Center for Japanese LanguageWaseda University

About CJL

From the Director

Building a Robust Learning Environment Together

tateokaTATEOKA, Yoko : Director, Center for Japanese Language, Waseda University

Since the Meiji era, Waseda University has been a doorway to Japan for a great many international students. Even today, the 5,431 international students accepted by Waseda (as of November 1, 2016; the same applies hereafter) represents the largest such number in Japan. Of these, 2,265international students take Japanese language courses in the Center for Japanese Language (CJL). Japanese language education at Waseda University is integrated into the CJL, which provides Japanese learners with 650 hours of classes a week supported by a 196 person strong teaching staff.

This large-scale undertaking of the CJL has two major characteristics. The first is diversity. This diversity is evident in the courses that are offered. All CJL courses fall into one of two categories: Comprehensive Japanese Courses utilizing a systematically arranged, general Japanese curriculum and Theme Courses involving independent coursework overseen by members of the teaching faculty. The Comprehensive Japanese Courses are aimed at beginner and intermediate level learners and utilize a standardized syllabus and teaching materials to facilitate balanced acquisition of the four language skills. Meanwhile, the Theme Courses are unique and varied, running the gamut from intensely creative focuses like poetry and drama to practical focuses like getting a job in a Japanese company. In addition to the creativity of its courses, the CJL is also strongly characterized by the diversity of the students which it attracts. These international students represent 82 countries throughout the world, span a range of undergraduate and graduate school majors and include many with business experience. Furthermore, there are a great many Japanese students who participate as volunteers in CJL classes. As a place where people of various languages, cultures, experiences and backgrounds come together and learn from one another, the CJL itself can be described as a resource-rich learning environment.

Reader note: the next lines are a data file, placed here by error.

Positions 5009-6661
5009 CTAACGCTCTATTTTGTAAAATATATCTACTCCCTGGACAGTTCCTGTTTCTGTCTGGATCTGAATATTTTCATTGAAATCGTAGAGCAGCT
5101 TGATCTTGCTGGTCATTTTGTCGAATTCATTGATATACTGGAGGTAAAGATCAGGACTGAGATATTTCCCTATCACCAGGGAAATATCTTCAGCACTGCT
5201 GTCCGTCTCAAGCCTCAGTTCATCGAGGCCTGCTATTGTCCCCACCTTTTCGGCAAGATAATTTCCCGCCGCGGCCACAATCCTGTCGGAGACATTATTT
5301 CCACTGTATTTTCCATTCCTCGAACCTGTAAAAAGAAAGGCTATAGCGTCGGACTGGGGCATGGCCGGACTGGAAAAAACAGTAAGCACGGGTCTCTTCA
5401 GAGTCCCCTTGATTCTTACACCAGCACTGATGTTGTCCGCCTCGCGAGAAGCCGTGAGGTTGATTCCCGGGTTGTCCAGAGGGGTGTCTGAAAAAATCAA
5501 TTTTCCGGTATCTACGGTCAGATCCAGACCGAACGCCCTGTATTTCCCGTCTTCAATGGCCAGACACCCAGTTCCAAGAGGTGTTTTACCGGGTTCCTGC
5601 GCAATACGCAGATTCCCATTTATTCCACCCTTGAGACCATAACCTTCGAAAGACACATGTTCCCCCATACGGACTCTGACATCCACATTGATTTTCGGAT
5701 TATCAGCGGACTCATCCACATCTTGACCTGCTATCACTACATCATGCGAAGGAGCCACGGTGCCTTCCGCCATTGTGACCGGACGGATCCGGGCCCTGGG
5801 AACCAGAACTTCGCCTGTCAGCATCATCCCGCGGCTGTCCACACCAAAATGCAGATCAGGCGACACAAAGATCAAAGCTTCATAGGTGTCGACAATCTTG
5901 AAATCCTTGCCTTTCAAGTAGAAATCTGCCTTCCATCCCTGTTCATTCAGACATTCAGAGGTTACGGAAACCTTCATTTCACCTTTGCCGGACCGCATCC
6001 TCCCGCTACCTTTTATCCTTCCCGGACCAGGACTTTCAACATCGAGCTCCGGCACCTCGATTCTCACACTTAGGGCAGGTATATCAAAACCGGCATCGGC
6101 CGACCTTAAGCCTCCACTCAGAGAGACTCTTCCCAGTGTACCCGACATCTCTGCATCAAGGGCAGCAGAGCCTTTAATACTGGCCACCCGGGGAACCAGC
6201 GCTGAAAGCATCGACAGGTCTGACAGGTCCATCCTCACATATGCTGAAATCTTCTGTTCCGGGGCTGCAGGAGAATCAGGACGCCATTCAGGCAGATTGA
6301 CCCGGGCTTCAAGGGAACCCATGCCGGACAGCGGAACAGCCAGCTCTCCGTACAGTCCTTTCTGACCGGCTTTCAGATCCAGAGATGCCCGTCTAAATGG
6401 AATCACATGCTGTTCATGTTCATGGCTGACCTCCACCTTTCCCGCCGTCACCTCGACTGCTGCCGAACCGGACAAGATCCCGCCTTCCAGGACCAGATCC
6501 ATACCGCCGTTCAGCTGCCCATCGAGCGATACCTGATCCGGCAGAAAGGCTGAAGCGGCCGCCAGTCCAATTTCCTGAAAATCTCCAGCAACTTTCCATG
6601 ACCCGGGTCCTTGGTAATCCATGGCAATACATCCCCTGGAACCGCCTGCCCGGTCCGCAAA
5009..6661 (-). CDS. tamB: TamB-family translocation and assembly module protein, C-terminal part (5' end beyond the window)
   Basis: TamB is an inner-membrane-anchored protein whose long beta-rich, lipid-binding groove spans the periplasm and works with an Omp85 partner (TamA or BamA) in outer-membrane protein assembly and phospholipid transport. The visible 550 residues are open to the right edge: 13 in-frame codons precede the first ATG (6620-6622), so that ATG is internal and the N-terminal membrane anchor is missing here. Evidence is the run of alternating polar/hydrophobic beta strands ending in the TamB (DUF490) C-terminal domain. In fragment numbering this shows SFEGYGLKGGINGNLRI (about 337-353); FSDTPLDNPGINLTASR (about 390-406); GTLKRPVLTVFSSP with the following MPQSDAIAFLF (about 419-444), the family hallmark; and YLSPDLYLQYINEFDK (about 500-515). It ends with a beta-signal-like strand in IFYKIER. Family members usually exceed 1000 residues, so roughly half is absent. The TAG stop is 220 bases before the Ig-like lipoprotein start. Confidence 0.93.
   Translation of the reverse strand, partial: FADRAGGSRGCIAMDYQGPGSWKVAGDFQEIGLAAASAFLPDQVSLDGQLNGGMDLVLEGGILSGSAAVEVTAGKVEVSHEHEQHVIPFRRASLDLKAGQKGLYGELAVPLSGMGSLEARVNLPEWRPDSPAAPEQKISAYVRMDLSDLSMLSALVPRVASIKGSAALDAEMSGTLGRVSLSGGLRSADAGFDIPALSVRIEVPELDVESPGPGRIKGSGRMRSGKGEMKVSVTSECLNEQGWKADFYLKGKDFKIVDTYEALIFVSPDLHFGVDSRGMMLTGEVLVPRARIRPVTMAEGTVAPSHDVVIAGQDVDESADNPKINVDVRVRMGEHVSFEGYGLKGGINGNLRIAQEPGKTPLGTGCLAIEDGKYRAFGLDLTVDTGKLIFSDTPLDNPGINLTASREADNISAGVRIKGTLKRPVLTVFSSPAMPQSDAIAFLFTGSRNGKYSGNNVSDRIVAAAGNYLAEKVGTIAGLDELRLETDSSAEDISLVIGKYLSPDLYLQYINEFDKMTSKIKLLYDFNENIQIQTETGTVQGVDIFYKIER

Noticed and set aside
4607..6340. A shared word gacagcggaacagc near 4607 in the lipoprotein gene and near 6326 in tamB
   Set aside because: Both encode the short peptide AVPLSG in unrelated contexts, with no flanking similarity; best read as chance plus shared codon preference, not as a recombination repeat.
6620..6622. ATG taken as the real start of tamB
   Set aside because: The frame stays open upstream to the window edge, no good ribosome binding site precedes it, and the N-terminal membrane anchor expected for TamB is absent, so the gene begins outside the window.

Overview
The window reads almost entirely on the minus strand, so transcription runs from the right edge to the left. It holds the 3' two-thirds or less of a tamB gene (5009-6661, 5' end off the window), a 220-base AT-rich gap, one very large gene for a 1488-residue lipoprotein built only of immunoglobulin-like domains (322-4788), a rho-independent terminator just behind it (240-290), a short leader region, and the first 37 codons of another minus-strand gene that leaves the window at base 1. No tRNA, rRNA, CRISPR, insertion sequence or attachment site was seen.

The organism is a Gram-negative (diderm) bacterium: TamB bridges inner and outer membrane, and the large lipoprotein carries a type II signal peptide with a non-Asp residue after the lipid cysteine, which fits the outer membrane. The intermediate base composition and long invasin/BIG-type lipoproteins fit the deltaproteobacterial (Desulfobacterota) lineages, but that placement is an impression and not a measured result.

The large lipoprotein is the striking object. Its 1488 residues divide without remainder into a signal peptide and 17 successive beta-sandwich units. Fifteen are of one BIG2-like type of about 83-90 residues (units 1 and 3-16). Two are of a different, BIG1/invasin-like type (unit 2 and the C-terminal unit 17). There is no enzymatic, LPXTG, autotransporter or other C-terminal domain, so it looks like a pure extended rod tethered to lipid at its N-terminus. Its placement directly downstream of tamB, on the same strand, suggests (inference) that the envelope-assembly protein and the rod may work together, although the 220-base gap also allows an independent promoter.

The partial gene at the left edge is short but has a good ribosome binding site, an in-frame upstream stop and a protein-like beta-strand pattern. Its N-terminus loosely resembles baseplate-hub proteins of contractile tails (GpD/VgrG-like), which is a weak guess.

今In order to get the most benefit from this diversity, it is important that the individuality of participants be respected. Thus, individuality is the second characteristic of the CJL. For example, in the CJL, placement tests are used to assess the Japanese level of each student, and the results are then used as a reference for each student in arranging an individually tailored learning program. Students select from among the Comprehensive Japanese Courses and Theme Courses mentioned earlier those which match their goals and interests, and they build a learning environment suited to themselves. It is this sort of “personal program” building which most directly expresses the CJL emphasis on individuality. Also, students are supported in their individualized learning by the Waseda Nihongo Support support system. Students in the Graduate School of Japanese Applied Linguistics talk with each international student about his or her Japanese learning plan and provide tailored support in achieving it. This support is also carried out on an individual basis by the graduate student staff with the help of the teaching staff in the CJL. The Japanese students who volunteer in the various classes are also acting of their own individual initiative. Through the individual, multi-layered activity of everyone connected with the CJL, an environment of mutual learning is built.

For the future, the CJL seeks to grow to become the Japanese educational institution of a university welcoming more than 10,000 international students. For international students, the CJL provides an entryway to learning at Waseda University as well as a supportive process towards achieving self-actualization during university. For such actualization to be achieved, connections with different organizations on campus, off campus and in society at large are becoming more important than ever before. As globalization continues apace, a learning environment rich in diversity and individuality for international students must not be confined to the CJL but be cultivated within undergraduate and graduate schools and the university as a whole. The CJL offers openness in addition to diversity and individuality and has a core role to play in building a robust learning environment.

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